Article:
Date dilemma for men's, women's World Cups

The women's ODI World Cup
The women's ODI World Cup "can't be played concurrently" with the men's T20 comp, says Ellyse Perry.

A COVID-19 scheduling logjam could prompt the postponement of the 2021 women's ODI World Cup as the International Cricket Council prepares to make some big decisions.

New Zealand, which has earned worldwide acclaim for its response to the coronavirus pandemic, is slated to host the women's one-day international competition in February-March next year.

Those dates are also believed to be one of the windows under consideration for the men's Twenty20 World Cup, which was set to be held in Australia in October-November this year but is expected to be delayed.

The ICC almost certainly will not consider making the major events go head to head.

"It depends on what happens to the men's T20 World Cup, that could have an impact on the women's World Cup," Australia's star allrounder Ellyse Perry said.

"If that (men's T20) tournament is postponed to next year, it's pretty hard to think two world events are feasible to run at about the same time.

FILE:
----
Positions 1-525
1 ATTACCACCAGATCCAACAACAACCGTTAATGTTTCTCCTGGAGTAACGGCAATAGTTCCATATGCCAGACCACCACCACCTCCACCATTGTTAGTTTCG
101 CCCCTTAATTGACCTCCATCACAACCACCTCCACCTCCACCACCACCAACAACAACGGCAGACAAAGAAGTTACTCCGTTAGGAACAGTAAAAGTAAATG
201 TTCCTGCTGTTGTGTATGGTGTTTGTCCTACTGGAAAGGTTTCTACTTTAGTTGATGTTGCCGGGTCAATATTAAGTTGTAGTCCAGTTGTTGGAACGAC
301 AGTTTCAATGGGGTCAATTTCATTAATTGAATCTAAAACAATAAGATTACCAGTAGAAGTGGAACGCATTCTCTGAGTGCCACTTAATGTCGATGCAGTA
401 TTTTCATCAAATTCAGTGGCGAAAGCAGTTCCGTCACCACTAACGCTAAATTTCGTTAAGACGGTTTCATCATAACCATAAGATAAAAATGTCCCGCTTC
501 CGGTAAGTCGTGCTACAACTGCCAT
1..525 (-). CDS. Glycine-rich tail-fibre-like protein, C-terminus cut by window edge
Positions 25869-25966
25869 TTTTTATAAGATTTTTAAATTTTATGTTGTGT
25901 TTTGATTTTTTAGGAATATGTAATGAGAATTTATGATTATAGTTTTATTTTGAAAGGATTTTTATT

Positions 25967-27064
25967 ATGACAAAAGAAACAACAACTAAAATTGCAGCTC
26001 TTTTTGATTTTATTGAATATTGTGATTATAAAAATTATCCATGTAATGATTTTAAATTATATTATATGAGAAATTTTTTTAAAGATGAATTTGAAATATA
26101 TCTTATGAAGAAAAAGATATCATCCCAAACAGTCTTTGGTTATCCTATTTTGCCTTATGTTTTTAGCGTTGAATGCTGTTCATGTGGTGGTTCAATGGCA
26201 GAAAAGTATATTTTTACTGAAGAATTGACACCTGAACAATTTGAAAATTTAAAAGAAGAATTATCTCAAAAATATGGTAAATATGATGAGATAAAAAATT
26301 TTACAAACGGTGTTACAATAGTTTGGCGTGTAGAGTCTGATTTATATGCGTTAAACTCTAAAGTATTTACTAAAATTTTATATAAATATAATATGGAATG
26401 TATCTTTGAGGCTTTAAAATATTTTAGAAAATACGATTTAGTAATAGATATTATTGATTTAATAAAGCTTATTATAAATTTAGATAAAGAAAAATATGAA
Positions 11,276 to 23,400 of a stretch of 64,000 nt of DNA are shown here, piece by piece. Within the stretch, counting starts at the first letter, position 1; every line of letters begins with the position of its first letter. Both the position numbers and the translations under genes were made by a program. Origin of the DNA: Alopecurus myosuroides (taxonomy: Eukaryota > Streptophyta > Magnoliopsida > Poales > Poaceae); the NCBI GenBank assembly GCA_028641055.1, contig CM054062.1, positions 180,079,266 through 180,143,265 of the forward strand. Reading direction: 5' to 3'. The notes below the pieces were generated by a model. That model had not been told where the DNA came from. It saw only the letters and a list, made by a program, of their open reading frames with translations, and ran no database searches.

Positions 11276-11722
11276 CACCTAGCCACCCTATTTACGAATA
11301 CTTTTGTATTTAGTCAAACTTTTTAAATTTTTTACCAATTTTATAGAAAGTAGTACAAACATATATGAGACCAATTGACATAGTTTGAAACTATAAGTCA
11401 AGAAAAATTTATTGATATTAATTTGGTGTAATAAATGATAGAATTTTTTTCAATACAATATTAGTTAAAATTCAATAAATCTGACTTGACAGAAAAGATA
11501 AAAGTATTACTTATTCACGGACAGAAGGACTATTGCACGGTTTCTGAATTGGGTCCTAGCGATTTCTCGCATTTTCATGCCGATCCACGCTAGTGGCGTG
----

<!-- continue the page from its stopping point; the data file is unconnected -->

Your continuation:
"I would imagine those events can't be played concurrently.

"It's really hard to have a gut feel of where things might go. In the scheme of things a World Cup seems a bit irrelevant given everything else that has gone on."

Perry added Australia will continue to prepare as if the World Cup is happening next summer and adjust accordingly if the timing changes.

The ICC board met a week ago, deferring a decision on the two World Cups until July.

Cricket Australia is among many boards keen for a call to be made on the tournaments.

Nick Hockley, the head of the T20 World Cup organising committee who was this week appointed CA's interim chief executive following Kevin Roberts' departure, expressed pride at how his team mapped out various contingency plans amid immense uncertainty.

"It's really complicated," Hockley said.

"We're doing a lot of work and providing analysis for the ICC but it's ultimately a decision that will be made by the ICC board."

Hockley will soon turn his full attention to the top job at CA.

"You just can't manage both roles ... there should be some more clarity on that next week," he said.

Australian Associated Press